Note: This can become a game instead if you had two players.  Each player gets a die to roll and they share the number cards unless of course you have two sets of number cards.  If that is the case, then you can also discuss having the SAME amount of rocks.  The player with the highest number can earn a token.  Compare amount of tokens received in the end.  Tokens can be theme related or not (stickers, beans, seeds, rocks, pebbles, mini erasers, candy, cereal, beads, gems, etc.).

Egg and Chick Theme
Books We Read
First the Egg written by Laura Vaccaro Seeger
Haatch! written by Charles Reasoner
The Chick That Wouldn't Hatch Written by Claire Daniel
Chickens Aren't the Only Ones written by Ruth Heller
Tillie Lays an Egg written by Terry Golson
Daisy Comes Home written by Jan Brett
Hedgie's Surprise written by Jan Brett
Rosie's Walk written by Pat Hutchins
Chicks and Chickens written by Gail Gibbons
An Egg is Quiet written by Dianna Aston
Guess What is Growing Inside this Egg
The Little Red Hen by Byron Barton
The Little Red Hen by Paul Galdone
Out of the Egg by Tina Matthews
Zinnia and Dot Lisa Campbell Ernst
Kele's Secret Tololwa M. Mollel
Saturday Sancocho Leyla Torres
Hurry! Hurry! Eve Bunting
Chicks and Chickens written by J. Lou Barnes
A Dozen Dozens Harriet Ziefert

Nursery Rhymes or Books Read

Humpty Dumpty written by David Kirk
Humpty Dumpty written by Kin Eagle
One, Two Buckle My Shoe
Humpty Dumpty Poem
Hickety, Pickety My Black Hen Poem
I wanted to do more activities with these rhymes, but I may have to do a separate theme since I found and thought of so many ideas.  I was going to have Alyssa place markers on the rhyming words, but she showed no interest in this activity.  She only wanted to read the two poems (nursery rhymes).

Readers Used 
Hubbard Cupboards
First, I gave Alyssa the reader and asked if she could read it to me.  I reminded her to point under each word as she reads.  She read the book aloud.  I decided to extend our sight word activity a little more this week.  Next, I asked her to match the correct animal figurine to the picture in the book.  I would say, "Find the animal that matches the picture in your book."  Then, I ask her to find the word for the picture in the sentence and to circle it with her mini highlighter (found at Target awhile ago).  I would say, "Circle the word ___ with your highlighter."  I also asked her to place mini eggs over the sight words "out" and "of."  I would say, "Can you place the blue egg on top of the word (add sight word)?"  I used two eggs colors, so she would have to listen to the directions first.  She used her sight word containers to spell the sight words.  She placed the word on the letter holder and use magnetic words to spell them.  She is getting better at spelling words.  Just a few words that she is spelling from memory are mom, dad, on, off, Alyssa, bat, hat, cat, sat, fat, at, etc.  She has been able to spell her name since before her second birthday and that is what started the excitement of spelling words.  She's been interested in punctuation marks lately, so I also asked her what punctuation mark was at the end of several sentences.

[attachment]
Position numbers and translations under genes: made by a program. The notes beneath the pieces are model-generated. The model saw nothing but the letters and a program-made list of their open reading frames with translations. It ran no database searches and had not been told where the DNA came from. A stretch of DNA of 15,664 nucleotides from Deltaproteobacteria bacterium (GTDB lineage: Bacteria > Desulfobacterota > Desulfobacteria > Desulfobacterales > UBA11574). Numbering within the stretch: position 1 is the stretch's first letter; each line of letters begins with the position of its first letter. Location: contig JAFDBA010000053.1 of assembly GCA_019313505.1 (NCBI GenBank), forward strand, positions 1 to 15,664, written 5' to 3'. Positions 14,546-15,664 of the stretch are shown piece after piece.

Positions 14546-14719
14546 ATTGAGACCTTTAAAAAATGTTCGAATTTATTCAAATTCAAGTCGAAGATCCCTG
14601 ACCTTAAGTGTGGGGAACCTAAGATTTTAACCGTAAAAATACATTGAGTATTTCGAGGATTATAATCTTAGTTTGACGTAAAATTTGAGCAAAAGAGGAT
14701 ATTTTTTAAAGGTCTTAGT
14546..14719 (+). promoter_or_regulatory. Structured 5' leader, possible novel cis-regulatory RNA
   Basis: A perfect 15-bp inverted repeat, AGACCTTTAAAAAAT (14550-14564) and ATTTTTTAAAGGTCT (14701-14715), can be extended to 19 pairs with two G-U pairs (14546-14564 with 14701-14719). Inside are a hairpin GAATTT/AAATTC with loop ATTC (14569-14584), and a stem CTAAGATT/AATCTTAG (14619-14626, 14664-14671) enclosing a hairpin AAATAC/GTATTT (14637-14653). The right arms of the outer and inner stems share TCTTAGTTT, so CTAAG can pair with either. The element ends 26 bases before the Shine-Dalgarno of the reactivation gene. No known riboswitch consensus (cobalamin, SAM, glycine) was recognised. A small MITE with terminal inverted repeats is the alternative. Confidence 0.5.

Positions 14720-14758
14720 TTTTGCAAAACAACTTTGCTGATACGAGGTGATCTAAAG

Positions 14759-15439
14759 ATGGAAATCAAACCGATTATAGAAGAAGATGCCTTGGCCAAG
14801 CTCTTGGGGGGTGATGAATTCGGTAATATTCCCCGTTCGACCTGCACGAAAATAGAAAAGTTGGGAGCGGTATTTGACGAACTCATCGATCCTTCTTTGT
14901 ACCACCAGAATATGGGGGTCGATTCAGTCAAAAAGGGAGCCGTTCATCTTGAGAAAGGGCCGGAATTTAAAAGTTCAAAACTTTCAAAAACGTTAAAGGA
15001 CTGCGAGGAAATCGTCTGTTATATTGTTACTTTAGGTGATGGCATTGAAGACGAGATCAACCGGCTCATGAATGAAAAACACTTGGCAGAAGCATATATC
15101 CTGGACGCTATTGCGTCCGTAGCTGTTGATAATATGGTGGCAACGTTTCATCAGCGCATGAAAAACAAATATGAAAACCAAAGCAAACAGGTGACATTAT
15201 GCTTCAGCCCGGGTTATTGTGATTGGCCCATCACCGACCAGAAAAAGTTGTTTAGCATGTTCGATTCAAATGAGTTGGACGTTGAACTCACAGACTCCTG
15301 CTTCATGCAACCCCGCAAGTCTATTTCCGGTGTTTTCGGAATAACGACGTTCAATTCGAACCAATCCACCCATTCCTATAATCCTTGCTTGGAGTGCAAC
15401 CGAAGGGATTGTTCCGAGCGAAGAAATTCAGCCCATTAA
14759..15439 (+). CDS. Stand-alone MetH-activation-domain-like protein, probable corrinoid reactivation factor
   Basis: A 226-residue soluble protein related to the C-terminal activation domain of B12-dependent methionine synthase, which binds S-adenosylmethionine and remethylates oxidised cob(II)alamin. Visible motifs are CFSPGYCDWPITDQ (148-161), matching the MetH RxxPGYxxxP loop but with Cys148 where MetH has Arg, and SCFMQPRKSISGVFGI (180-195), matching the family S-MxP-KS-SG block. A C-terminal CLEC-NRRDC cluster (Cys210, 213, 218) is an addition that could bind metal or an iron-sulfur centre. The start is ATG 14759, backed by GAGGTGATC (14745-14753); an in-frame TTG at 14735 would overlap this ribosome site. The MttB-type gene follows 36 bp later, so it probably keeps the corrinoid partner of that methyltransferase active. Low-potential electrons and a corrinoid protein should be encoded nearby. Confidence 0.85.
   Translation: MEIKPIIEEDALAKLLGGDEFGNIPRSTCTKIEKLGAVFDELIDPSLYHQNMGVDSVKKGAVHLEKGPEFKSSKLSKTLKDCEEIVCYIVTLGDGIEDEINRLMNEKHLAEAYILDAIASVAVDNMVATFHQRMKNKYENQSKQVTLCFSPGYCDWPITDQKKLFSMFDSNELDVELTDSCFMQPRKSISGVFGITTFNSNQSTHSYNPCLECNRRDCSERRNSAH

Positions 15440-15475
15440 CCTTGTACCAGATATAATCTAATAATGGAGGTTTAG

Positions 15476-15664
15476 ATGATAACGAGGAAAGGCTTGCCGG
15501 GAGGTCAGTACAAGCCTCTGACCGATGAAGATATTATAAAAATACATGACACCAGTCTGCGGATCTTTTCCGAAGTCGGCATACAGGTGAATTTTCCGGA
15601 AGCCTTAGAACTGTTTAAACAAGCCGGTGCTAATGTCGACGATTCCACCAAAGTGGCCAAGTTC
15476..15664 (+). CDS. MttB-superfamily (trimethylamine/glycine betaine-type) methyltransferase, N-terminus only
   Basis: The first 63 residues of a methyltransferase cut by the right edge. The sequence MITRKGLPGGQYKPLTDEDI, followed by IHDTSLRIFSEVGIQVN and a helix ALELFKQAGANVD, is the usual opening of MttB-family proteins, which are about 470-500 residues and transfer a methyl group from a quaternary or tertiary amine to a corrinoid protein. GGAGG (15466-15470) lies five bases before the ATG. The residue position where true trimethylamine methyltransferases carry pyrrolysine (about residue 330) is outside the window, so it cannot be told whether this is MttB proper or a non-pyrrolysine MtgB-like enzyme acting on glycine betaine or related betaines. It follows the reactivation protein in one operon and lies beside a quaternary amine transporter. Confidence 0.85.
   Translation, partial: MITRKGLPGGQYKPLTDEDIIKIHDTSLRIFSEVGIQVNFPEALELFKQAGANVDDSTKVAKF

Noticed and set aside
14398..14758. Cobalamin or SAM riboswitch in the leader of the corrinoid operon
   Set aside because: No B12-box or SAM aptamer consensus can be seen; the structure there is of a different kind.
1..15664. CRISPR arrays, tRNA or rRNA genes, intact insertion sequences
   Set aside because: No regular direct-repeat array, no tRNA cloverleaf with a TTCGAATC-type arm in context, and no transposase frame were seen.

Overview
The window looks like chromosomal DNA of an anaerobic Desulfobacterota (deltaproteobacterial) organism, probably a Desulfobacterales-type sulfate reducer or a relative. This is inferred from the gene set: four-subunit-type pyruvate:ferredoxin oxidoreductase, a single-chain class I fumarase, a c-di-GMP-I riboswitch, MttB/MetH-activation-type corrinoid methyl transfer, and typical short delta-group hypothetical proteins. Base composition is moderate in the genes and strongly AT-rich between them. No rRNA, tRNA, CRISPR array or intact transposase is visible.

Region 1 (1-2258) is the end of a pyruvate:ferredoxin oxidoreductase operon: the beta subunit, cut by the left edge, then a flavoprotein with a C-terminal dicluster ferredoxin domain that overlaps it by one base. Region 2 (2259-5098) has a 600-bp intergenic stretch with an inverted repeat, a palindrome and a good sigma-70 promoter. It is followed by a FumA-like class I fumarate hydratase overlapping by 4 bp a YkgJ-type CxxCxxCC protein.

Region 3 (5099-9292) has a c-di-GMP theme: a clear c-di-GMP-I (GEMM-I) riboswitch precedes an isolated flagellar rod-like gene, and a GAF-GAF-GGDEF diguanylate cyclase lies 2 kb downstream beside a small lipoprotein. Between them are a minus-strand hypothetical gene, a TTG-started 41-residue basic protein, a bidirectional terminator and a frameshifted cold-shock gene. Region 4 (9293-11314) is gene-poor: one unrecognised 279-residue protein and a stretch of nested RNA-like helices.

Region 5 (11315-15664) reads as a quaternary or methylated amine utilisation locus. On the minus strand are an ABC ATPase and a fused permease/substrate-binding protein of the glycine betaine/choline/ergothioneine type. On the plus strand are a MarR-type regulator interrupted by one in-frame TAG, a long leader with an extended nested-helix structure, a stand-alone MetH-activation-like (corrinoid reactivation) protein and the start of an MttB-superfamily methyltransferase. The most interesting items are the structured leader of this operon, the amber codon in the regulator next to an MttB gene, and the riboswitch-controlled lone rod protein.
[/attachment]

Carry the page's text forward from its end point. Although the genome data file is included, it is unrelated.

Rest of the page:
Where Does It Come From
Alyssa read the reader on her own pointing to each word.  She placed the sight word cards (written on index cards) in the letter holder.  Then, she searched in our alphabet storage container for the correct letters to spell the sight words "come" and "from."  I also had her identify the sight words in context (in the reader).  She made her own connections to the reader ... telling me stories about peanut butter sandwiches that she eats for lunch, milk that she drinks for breakfast, cows that she saw at the farm petting zoo and her birthday party, and so forth.  It was very interesting to hear what she remembers.  We haven't been to the petting zoo in a long time.  

I'm a Little Chicken
Just taking some time to read!

Hen Wing Alphabet Match
I placed a lowercase letter on one side and Alyssa matched the uppercase letter on the other wing.  When she came to the table I would ask her, "What is the name of lowercase letter on the hen's left wing?" What sound does the letter ____ make?  As in the word ____ (she would tell me a word).  Can you find the uppercase letter ____?"  As she looked for the letter I said, "I spy the letter ____."  This was also a nice review activity.  She reviewed letter names, sounds, and words associated with the letter too.  She also enjoyed tracing the letters (letter formation) with her fingers.  I printed the blank chicken from this activity at Making Learning Fun and used the idea from the same website but a different activity at Making Learning Fun.  I used my own magnetic Melissa and Doug letters.

Alpha Phonics 
We started using Alpha Phonics Lessons by Samuel Blumenfield.  We did lesson 1 and 2 this week.  I am taking this slow and exposing her to the lessons.  I also add on other activities that I create for each lesson.  I use magnetic letters instead of having her sit and stare at a lesson in a book.  I also added in sandpaper letters (words) presented in each lesson for Alyssa to trace.  I made her a twist egg: One side had the letter "a" and the other side had the letters "m, n, s, t, and x" written around the egg.  She would turn one side to create new words.